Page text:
The descent of Mann
Scientists should be more willing to discuss the legitimacy of the theory that global warming is caused by human activity
The Virginia Supreme Court ruled March 2nd against Virginia Attorney General Ken Cuccinelli and his renewed attempts to obtain access to the emails and documents used in the research of a former University professor. Michael Mann - who was on the Intergovernmental Panel on Climate Change, which was awarded the Nobel Peace Prize in 2007 and is a significant contributor to the theory of anthropomorphic, or man-made, global warming - received tax-payer funded grants from the years 1999 to 2005. Cuccinelli's move to check Mann's research engendered a good deal of backlash, both from the University and members of the scientific community. Many see Cuccinelli's efforts as a kind of witch hunt, malicious and counterproductive. Cuccinelli, for his part, stated: "We were simply trying to review documents that are unquestionably state property to determine whether or not fraud had been committed."
Many see the ruling as a victory for university research and the end of a protracted, uninformed attack on solid science. But some still doubt Mann and his research. Their reason? A few years ago, in late 2009, a well-publicized incident involving the hacking and subsequent leaking of climate scientists' emails gave climate change skeptics room to maneuver.\n \nSome of Mann's emails were brought into question in the breach at the University of East Anglia. In one email, there is a mention of a "trick" that had been used by Mann to "hide the decline" in temperature over the years. Mann explained that the term "trick" in this case refers to a means of solving a problem. Some of the emails seemed to suggest that climate scientists were purposefully withholding information which did not support their theories about global warming. Those whose emails were hacked, and many who follow their work, were able to diffuse the situation and divert many of the accusations coming from climate change skeptics. The incident could not be entirely forgotten, though, and doubt still exists because of it.
In light of this, I find Mann's response to Cuccinelli's actions to be a bit confusing. If Mann is competent and confident in his research and findings, then why does he not welcome the closer look at his methods? If I were in Mann's shoes, I would be more than happy to show those who questioned my work all that I had done to acquire my results. If Mann has nothing to hide, then Cuccinelli's scrutiny would serve the purpose of helping to erase any doubt which remains from the East Anglia hacking from 2009. And while I would be one of the first to say I have a problem with Big Brother looking over the shoulder of anyone publishing his or her own research, Mann's scientific investigation was funded by taxpayers. Furthermore, his legitimacy has, in the past, been called into question. That Cuccinelli was requesting to see what are, at least in part, state documents is not the outrage Mann supporters think it is.
Denying global warming is a costly venture for many scientists. Those who speak out often lose government funding for their research and are ridiculed by their peers for taking up the opposing argument. On the other side, there are those who believe that mankind is to blame for the rising temperatures, and who feel that something must be done, and soon, to save us from catastrophe. These individuals, in my experience, take it for granted that the problem and its consequences, as they see it, even exist. Their mindset is that the problem exists without a doubt and that detractors from this belief are wasting valuable time with superfluous argumentation.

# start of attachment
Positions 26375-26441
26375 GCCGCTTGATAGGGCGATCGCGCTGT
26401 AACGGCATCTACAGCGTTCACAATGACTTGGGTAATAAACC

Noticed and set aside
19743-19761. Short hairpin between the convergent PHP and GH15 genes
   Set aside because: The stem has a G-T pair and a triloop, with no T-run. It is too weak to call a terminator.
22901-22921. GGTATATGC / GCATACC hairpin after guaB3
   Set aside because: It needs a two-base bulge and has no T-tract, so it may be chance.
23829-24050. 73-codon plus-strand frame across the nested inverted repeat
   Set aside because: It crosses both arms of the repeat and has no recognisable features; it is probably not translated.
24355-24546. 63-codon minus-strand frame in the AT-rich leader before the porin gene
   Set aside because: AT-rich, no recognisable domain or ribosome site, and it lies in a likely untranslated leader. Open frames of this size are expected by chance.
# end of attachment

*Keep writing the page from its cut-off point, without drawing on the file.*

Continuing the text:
I will not go as far as saying there has been no temperature change - it is hard to deny the data which suggests the increase in temperatures in recent years. But I am certainly unwilling to sign off on the anthropomorphic version of global warming without further discussion. Many scientists and climatologists dissent when it comes to the theory of man-made global warming. The strategy of believers, lately, has been to simply ignore those who challenge the idea of man-made global warming and point to the "consensus" reached by the entire scientific community saying it happened. Such a consensus is hard to come by in the scientific community and does not yet exist. As long as notable professionals around the world - such as Ivar Giaever, a Noble Prize winner and former member of the American Physical Society; Professor Richard Lindzen, an atmospheric physicist meteorology professor at the Massachusetts Institute of Technology; and Professor Emeritus William Gray, who is well-known for his work in forecasting hurricanes - are challenging this idea, the debate should go on.
I say nothing critical of Mann's research - he is a well-known and respected professional in his field. I merely point out that his approach to the debate, and the approach of those on his side, will not yield any progress. If the work he has done is accurate and honest, then there should be no danger in showing it. In fact, Mann should see Cuccinelli's investigation as a chance to say: "Go ahead - check my resources. Everything I've done is verifiable and well-researched. These are the facts." Mann should take pride in his work and use it, and the opportunity provided by Cuccinelli's continued doubt, to legitimize his research and further prove his point. He has nothing to lose if he has nothing to hide.
Sam Novack's column usually appears Tuesdays in The Cavalier Daily. He can be reached at email@example.com.